River Dad – To Ski or Not to Ski

To Ski or Not to SkiYou may already know that I am not a fan of winter. There are many reasons why it ranks a solid fourth in the list of my favorite seasons (and why it would fall to fifth if I could convince someone to create another one). It is cold.

Halloween has passed and will not return for almost an entire year. Baseball season is over. But the single biggest problem I have with winter is the tendency of tiny, white flakes of what I consider to be pure, concentrated evil to float down from the sky and envelop the Earth like a death shroud.

I know what you’re thinking. How can anybody dislike snow? I can’t be sure, but it may have something to do with my spending my early childhood years in Santa Clara, California. And then my teenage years in Santa Cruz, California. And then my college years in Santa Barbara, California. After which I moved to Santa Los Angeles, California for 12 years. The combined average snowfall for those four cities? Approximately zero feet, zero inches per year — though that may an overestimation.

To you, snow may represent a winter wonderland of childhood joy. To me it means shoveling my driveway, wondering how it found its way through my snow pants, and getting slammed in the face with a snowball by either my elementary school-aged children or my 90+ year old grandmother.

And then there’s skiing.

For some reason, human beings long ago decided that careening down a perfectly good mountain at breakneck speeds with nothing but two long- and brakeless- waxed-up sticks strapped to our feet is supposed to be fun. Having experienced this death-defying sport first-hand, let me assure you that it is in not, in fact, fun. Skiing is not a recreational activity — it is a method of travelling over ice-covered ground when the international spies chasing you have blown up your nice warm helicopter.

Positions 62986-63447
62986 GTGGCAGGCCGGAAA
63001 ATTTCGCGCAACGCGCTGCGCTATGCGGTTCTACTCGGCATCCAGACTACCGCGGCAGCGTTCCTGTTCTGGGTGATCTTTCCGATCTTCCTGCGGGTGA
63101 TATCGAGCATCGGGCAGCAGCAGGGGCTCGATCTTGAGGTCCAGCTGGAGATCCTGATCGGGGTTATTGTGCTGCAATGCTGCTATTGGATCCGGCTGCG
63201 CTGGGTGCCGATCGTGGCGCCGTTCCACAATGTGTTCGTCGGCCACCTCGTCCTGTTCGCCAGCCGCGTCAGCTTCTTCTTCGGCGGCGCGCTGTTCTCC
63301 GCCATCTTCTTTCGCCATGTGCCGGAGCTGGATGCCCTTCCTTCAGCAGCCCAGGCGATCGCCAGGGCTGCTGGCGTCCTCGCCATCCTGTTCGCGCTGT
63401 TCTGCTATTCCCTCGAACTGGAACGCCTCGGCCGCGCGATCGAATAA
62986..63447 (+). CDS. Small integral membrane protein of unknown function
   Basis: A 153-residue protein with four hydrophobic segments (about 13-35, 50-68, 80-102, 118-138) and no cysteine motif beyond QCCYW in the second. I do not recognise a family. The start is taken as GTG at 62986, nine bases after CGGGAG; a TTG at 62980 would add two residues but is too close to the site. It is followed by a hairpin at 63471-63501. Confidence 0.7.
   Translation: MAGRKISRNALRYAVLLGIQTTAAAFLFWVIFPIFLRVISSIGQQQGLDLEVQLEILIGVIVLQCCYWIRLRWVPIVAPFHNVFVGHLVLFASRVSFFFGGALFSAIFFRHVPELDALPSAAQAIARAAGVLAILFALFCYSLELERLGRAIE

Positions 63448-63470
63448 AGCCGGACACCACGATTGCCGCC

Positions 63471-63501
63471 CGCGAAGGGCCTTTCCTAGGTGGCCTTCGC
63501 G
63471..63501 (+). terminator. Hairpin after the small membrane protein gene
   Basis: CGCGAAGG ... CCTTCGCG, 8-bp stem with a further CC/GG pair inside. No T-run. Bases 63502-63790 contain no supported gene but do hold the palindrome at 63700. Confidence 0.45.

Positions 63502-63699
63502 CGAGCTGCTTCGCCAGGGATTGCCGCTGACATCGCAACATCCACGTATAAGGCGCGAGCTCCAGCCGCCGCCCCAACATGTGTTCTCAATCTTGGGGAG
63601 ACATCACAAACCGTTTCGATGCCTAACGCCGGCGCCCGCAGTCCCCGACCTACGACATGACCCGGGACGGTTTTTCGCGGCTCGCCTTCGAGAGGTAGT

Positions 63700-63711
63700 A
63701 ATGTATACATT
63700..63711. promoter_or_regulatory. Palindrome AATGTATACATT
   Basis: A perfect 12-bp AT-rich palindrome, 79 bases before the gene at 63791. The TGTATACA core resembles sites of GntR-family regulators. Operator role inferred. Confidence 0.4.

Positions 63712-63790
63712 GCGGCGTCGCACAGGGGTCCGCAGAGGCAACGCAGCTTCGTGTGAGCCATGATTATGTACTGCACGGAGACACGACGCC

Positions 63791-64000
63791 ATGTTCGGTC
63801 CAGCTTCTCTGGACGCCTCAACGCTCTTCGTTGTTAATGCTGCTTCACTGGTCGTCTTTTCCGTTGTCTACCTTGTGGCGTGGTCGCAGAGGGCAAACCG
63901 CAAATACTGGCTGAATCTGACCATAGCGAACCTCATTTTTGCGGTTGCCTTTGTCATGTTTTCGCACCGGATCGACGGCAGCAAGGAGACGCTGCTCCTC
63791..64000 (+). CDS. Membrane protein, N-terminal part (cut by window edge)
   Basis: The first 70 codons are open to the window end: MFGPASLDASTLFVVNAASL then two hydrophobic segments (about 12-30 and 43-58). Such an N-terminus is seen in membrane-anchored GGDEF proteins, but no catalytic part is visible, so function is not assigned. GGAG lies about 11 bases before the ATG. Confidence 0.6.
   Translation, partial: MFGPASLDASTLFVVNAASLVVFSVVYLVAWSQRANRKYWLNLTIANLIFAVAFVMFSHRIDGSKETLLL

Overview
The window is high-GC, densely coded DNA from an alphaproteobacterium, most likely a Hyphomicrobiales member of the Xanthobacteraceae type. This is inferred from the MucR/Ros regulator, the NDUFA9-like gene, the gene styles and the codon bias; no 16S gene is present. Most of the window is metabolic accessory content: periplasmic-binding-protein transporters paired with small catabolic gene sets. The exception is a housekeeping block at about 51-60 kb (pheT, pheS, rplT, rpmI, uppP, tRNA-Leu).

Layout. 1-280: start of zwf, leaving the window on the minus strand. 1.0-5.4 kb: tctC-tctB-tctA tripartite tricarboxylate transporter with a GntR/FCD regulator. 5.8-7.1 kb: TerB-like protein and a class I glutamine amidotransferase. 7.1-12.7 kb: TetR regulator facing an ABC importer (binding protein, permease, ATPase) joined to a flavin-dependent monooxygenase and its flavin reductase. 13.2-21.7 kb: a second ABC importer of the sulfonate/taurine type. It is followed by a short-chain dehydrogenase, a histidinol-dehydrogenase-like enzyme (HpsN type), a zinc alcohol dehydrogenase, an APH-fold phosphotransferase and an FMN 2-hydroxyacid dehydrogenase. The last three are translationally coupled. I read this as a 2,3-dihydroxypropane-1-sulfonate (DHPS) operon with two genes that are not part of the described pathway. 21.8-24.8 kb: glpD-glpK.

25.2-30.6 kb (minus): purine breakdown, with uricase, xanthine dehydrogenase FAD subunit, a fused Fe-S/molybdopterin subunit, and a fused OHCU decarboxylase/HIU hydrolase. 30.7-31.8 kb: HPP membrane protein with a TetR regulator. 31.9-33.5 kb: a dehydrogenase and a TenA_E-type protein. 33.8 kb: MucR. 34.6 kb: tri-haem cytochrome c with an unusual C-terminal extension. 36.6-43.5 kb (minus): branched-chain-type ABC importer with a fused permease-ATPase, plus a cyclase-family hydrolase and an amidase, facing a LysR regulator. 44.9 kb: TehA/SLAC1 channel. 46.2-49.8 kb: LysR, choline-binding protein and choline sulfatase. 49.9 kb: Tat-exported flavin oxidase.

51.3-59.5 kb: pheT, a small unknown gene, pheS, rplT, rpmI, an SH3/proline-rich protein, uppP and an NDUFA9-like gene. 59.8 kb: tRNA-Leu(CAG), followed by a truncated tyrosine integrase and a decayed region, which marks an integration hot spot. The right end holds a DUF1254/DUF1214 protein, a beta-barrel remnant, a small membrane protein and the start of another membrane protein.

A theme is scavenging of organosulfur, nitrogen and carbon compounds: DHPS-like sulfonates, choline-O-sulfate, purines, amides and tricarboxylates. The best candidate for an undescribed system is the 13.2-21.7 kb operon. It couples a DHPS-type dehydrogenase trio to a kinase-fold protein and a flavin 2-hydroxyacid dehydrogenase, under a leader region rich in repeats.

I’ve attempted to convince my New England-born-and-raised wife and my New York-raised children of the true horrors of skiing, but my efforts have fallen short. Thus, to my great chagrin, we have been known to “go skiing” from time to time. These family outings occur every single year (what, they can’t skip a year or two?) and often happen multiple times a season — in fact, they are increasing at an alarming rate each year. Adding insult to injury is the fact that my in-laws live up in the Frozen North where it snows 13 months out of the year and where skis are often strapped on to visit the post office or attend potlucks.

I have tried to ski. I have given it the “old college try.” I have taken lessons.  When she’s not skiing to a meeting of the local democrats or a locavore cocktail party, my mother-in-law likes to cross country ski around a series of trails near her home. They are flat, with big gouges on the path for your skis to fit in if you so desire. A few winters ago, the entire family joined her on what I assumed would be a simple-if-slippery jaunt through the trees.

There now exists a video of River Dad face planting into the snow at the bottom of a gentle, three-foot slope that I can’t seem to eradicate from the internet. Just when I’ve managed to erase the memory from my consciousness, it will invariably pop up on somebody’s smartphone, laptop, or inflatable movie screen and I am forced to live the shame yet again. Often in slow motion.